Interview with Margaux Pizzo, zoo manager.
Why did you take this step?
Ensuring the well-being of the animals we care for at La Citadelle has always been one of our top priorities.
The zoo's teams therefore embarked on an internal initiative to constantly improve our practices (animal care, feeding, enrichment, etc.).
Our conservation mission, which is essential for biodiversity, is intrinsically linked to this well-being.
So we asked ourselves the following questions: which species? For which areas? And for which conservation objectives?
Consequently, the study will be carried out in two phases: first by an ethologist, then by a biologist.
What do these two phases involve?
The ethologist studies animal behavior. She accompanies us in the scientific analysis of the daily observations gathered by the animal caretakers, thanks to a comprehensive questionnaire and an application that lists raw data (e.g.: the animal drinks, eats, behaves positively with its
congeners, sleeps, scratches, etc.).
Based on this information, the ethologist makes a comparative study with bibliographical data on the behavior of each species in its natural environment.
This will enable us to adopt additional gestures of good practice to get as close as possible to the animal's living conditions in the wild, and allow it to express its natural behavior as much as possible.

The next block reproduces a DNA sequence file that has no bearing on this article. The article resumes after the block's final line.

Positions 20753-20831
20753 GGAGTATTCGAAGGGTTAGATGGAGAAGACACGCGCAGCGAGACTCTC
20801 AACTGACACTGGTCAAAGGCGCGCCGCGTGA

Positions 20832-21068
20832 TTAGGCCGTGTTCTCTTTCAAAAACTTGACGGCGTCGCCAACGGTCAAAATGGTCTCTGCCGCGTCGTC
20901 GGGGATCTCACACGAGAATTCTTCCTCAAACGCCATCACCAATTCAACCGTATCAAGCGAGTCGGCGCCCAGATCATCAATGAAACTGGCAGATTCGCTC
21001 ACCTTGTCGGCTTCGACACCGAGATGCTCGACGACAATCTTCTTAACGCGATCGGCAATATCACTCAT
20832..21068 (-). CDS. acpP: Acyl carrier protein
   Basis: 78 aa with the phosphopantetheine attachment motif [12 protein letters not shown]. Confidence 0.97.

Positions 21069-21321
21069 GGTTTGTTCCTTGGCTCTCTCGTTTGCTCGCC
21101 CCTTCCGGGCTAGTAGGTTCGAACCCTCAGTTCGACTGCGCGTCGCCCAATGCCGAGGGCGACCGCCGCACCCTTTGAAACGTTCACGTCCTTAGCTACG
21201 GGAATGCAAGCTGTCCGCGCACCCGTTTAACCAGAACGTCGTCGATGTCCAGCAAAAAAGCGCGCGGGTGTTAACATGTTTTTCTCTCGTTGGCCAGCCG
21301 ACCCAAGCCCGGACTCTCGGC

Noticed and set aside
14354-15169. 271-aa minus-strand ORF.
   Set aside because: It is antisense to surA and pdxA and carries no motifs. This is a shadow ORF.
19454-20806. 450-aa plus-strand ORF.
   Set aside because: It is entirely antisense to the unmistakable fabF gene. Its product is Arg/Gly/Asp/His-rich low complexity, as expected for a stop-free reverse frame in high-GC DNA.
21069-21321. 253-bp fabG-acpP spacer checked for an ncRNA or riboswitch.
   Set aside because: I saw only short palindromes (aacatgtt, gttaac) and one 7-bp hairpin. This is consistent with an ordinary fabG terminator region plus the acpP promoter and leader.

Then, with the support of the biologist, we will be able to develop the spaces (enclosures, aviaries, etc.) within the Citadelle, taking into account the constraints of the site, and to choose the species accordingly, without forgetting to include them in a conservation project.
Our constant aim is to play a part in safeguarding biodiversity, while ensuring the well-being of the animals.
What will the zoo of tomorrow look like?
The work has been underway for several months now, and we have already been able to apply measures to the animals' living space, feeding methods and visiting routes. In some enclosures, you'll be able to see original devices in which food is hidden so that the animal can fully express its natural behavior of exploring for food. We have also closed off a number of entrances to ensure greater peace and quiet for certain species. These simple, concrete steps forward are set to continue for several months yet.